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Heroes live (& die) among us in the form of public servants

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By Dave Taylor

Front page announcements in The Trimble Banner this week and last informed the community of the deaths of two public servants of years past—former sheriffs David Craig and Denny Long. Both performed the duties of the county’s highest law enforcement office admirably and professionally. Both were quality individuals, both while in public office and in private life.

Ironically, the passing of these two gentlemen within 14 days of each other leaves us without a living former sheriff in Trimble County.

Today’s culture makes it common and popular for young people to idolize pop music legends and/or sports superheroes. Often these “heroes,” when placed on a pedestal have an uncanny tendency to take well-publicized tumbles from those high places when the pressures of public life and media frenzy bring them into bouts with alcoholism, drug abuse, depression or any number of maladies.

An example in recent news is the late Whitney Houston, whose extraordinary, God-given voice and beauty fell victim to the trappings that often go with fame and fortune. This is to take nothing away from the marvelous accomplishments of her career. I for one was saddened by her decline, both personally and professionally.

One of my childhood heroes—also in the news this week—is retired Senator and astronaut John H. Glenn. Glenn is an example of one who used his celebrity as one of America’s original seven astronauts and the first American to orbit the earth (50 years ago this week on Feb. 20, 1962) as a springboard to greater heights with an illustrious career on the national political scene. In 1998, Glenn became the oldest person to fly in space and the only person to fly in both the Mercury and Space Shuttle programs. Glenn is an example of an outstanding hero for all of us to admire.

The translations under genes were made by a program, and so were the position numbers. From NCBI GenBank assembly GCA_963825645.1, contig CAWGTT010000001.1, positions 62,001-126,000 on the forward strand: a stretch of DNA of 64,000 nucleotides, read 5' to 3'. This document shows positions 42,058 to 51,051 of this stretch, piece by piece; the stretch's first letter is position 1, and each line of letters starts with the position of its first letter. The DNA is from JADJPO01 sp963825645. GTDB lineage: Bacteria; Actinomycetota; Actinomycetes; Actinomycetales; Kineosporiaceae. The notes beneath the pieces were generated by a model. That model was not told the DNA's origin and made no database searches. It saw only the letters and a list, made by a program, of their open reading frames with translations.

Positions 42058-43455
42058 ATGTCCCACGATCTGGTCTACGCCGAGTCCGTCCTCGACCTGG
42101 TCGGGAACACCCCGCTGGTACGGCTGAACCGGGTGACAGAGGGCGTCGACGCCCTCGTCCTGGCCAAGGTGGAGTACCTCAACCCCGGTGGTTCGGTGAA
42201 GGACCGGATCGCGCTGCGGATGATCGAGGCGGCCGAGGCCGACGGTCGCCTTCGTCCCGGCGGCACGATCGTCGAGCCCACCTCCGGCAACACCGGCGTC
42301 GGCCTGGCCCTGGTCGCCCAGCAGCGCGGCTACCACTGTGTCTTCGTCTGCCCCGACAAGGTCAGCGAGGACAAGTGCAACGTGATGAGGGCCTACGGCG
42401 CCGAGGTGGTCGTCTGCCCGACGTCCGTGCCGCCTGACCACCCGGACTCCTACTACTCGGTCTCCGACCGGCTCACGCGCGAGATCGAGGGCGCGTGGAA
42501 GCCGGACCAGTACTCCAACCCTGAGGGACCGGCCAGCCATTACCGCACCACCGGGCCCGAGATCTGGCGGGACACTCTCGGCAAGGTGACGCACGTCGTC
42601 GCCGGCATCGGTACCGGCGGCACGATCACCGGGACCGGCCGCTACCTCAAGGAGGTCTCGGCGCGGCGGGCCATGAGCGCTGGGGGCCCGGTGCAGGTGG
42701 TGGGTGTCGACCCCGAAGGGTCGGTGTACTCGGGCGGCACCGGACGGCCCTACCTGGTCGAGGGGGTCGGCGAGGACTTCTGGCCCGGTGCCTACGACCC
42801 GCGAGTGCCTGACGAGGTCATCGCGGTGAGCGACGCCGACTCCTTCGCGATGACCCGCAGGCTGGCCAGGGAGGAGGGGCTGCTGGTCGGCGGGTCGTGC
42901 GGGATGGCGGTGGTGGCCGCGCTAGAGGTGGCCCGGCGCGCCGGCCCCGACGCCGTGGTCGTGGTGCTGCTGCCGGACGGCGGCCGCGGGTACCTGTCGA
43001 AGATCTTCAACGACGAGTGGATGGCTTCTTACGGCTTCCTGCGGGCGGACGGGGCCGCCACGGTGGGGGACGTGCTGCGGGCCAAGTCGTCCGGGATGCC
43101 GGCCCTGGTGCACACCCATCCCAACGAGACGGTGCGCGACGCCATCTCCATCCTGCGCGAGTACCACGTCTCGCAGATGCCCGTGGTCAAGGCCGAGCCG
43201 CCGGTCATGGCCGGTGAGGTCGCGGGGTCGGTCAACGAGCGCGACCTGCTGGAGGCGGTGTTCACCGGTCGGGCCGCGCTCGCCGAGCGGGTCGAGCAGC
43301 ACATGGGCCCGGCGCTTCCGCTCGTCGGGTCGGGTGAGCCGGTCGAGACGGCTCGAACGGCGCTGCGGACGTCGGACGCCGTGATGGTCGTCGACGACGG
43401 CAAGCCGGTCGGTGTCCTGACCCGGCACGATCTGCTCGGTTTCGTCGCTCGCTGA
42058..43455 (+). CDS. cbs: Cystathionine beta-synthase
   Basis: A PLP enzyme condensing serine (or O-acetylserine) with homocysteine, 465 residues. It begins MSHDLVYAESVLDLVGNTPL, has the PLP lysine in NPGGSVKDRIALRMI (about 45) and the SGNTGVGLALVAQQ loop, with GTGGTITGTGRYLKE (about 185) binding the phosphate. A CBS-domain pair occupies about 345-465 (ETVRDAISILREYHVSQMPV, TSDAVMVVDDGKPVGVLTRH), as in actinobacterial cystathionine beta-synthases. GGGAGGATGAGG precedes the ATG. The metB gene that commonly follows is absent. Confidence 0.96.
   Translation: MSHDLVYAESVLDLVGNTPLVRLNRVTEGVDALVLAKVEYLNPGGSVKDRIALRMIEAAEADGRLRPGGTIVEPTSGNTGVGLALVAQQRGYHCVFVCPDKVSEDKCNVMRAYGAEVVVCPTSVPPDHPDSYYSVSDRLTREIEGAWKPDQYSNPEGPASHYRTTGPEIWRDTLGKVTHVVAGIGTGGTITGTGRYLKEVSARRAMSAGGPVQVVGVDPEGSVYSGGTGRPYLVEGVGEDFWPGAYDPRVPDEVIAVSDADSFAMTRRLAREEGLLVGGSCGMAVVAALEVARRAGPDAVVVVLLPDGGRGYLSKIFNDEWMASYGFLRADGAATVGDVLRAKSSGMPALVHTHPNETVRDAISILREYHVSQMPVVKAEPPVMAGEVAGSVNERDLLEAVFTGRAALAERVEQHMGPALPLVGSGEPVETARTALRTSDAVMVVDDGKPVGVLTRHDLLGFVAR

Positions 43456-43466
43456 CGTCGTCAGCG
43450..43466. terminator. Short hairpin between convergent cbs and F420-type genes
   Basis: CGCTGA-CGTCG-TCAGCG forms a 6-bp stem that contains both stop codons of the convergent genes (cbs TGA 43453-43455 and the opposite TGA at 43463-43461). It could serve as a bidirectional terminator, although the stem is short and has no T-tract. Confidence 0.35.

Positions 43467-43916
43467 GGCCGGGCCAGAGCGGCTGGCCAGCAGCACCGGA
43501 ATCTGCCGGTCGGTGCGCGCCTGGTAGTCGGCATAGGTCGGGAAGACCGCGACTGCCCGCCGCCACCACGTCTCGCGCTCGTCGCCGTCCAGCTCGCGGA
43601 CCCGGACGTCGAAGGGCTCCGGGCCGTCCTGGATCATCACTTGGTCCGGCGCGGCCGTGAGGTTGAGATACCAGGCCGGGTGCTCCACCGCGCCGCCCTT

I was quite enamored with the early space program, the original seven astronauts—especially the late Virgil I. “Gus” Grissom who was from Mitchell, Ind., less than 50 miles west of Madison.

School children of today may be surprised to learn that when those early space flights occurred in the early to mid-1960s everything in the classrooms stopped. Students and faculty alike were glued to the radio for the latest developments of each flight.
Few classrooms in the 1960s had television sets. Few had radios but usually faculty members brought portable radios from home and left them in the classroom for that purpose. The last of these missions that I recall normal class activity being preempted for was the first Gemini flight with Grissom and John Young in March, 1965. I was in the seventh grade at good old TCHS at the time.

But heroes don’t have to be on the front pages of our newspapers or headlining the national TV news. Heroes are all around us. We live among a wealth of heroes who are disguised as common, aging neighbors—men who fought in the Pacific or in Europe, in the jungles of Southeast Asia, or in the desert sands of the Middle East.

They come in brown uniforms, grey uniforms and blue uniforms in the form of public servants such as members of the sheriff’s department and constable’s offices, the Kentucky State Police, emergency medical services personnel and local firefighters—all of whom have made it their responsibility to face danger and they never know when they will face danger or in what form—on our behalf.

Sheriff Coons shared a story of a woman who visited the sheriff’s office shortly after he was elected to his current position.

“Denny and Howard were showing me around the office and explaining how everything functioned. A lady walked into the office and Denny introduced me to her as the man who would succeed him as sheriff. She looked me up and down from head to toe and said, ‘You’ve got some awful big shoes to fill. I hope you’re up to it!’ I told her I hoped I was too.”

Two of Trimble’s finest have now passed from the current scene with the deaths of Craig and Long. And yes, they leave big shoes to fill as do all of our genuine local pillars of the community whom we admire. Trimble County is a better place because of them and we are much richer for their dedication to their responsibilities as public servants. Or, rather I should say HEROES.